Revisiting employment density as a way to detect metropolitan subcentres: an analysis for Barcelona & Madrid
The changes on metropolitan areas characterized by the dispersion and concentrated decentralization of both employment and population has lead to a specialized research line addressed to analyze polycentrism. In this line there are two families of subcentre identification: the first based on the analysis of density, and other based on the analysis of mobility flows. Huge efforts have been paid, in the first family, to get robust models in statistical terms. Nevertheless, very little attention has been paid to the very object of analysis: employment density. In this paper a different approach to density calculus is proposed, it allows for prioritize, as subcentres, those municipalities that have features close to the urban paradigm of central cities in Southern Europe: have residents, are attractive in labor terms because retain resident employed population, and at the same time, attract commuters; and impact on the overall density function and have functional relations with other municipalities. The efficacy of the proposed density is tested in the metropolitan areas of Barcelona and Madrid. The analysis suggest that the municipalities prioritized as subcentres using this 'compound density' excels in modifying both the employment and demographic metropolitan density functions, and are more diverse, concentrate more central activities, and strengthen functional relations with other municipalities in comparison to the results of standard density.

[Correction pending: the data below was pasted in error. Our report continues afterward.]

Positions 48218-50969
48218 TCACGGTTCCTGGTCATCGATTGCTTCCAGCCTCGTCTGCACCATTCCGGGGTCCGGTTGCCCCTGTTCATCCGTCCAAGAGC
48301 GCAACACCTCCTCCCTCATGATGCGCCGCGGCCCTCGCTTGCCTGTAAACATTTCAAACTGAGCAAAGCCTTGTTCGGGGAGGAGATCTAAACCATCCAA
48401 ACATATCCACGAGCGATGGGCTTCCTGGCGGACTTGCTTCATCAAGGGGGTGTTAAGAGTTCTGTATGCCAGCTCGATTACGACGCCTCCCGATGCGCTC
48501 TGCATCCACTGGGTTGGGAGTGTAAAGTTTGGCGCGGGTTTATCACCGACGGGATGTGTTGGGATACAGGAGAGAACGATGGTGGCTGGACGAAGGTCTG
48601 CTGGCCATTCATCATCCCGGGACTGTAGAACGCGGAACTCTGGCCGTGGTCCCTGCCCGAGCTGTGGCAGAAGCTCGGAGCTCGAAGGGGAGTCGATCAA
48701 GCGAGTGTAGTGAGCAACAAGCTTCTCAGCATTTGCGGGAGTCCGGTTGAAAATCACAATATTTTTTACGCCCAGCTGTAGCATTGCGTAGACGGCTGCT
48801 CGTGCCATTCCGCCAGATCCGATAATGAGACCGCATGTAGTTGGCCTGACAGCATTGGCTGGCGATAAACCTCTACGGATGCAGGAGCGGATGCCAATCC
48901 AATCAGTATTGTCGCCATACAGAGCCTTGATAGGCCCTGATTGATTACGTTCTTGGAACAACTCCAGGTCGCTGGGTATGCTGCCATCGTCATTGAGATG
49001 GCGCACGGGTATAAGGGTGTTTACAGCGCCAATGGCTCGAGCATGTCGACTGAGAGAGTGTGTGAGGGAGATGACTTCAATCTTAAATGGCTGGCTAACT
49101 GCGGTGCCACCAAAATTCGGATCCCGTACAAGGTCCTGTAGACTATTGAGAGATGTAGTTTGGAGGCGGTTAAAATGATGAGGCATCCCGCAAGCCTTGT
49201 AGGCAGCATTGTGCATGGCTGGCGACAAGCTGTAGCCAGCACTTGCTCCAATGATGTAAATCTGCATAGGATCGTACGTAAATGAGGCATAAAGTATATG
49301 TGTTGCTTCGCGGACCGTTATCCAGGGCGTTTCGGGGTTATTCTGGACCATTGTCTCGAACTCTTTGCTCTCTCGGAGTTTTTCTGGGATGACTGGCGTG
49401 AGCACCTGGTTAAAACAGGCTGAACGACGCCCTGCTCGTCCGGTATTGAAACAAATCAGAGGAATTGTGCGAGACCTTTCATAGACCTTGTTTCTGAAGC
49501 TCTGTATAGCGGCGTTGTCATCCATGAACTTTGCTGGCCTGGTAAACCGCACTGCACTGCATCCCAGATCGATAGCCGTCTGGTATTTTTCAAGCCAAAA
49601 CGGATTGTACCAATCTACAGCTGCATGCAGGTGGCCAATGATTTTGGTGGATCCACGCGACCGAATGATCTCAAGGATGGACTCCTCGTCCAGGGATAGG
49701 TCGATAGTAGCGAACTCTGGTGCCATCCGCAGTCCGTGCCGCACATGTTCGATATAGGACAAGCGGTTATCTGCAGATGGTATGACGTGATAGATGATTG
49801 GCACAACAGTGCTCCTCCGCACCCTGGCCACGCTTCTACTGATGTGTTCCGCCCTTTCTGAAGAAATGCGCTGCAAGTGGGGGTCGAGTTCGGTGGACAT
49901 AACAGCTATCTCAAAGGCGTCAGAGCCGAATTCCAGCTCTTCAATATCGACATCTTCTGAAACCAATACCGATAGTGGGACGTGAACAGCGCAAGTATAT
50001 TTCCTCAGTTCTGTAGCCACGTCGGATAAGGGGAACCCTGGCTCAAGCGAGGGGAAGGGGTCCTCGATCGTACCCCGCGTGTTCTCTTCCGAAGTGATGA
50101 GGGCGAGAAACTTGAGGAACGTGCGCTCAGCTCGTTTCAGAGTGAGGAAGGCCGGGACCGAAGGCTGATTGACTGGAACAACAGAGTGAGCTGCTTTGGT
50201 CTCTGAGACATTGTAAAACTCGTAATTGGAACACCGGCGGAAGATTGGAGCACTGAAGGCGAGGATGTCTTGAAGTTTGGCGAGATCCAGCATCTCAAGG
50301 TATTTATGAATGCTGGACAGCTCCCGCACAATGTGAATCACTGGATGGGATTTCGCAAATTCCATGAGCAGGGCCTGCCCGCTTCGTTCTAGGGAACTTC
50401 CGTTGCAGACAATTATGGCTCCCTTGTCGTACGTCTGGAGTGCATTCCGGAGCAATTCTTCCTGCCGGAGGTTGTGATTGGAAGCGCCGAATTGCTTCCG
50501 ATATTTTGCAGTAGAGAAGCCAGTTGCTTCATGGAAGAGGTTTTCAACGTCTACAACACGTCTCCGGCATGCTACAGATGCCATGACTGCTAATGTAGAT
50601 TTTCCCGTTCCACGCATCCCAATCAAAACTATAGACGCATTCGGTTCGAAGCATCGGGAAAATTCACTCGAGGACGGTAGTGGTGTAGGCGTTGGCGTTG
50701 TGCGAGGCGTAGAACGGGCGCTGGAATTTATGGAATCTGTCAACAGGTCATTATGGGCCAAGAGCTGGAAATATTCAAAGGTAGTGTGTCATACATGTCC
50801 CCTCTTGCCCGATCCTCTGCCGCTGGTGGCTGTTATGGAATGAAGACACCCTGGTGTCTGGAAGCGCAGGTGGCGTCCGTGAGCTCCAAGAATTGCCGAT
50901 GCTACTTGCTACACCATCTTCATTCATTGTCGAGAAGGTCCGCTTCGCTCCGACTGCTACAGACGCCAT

|Date of creation:||Sep 2011|
|Date of revision:|
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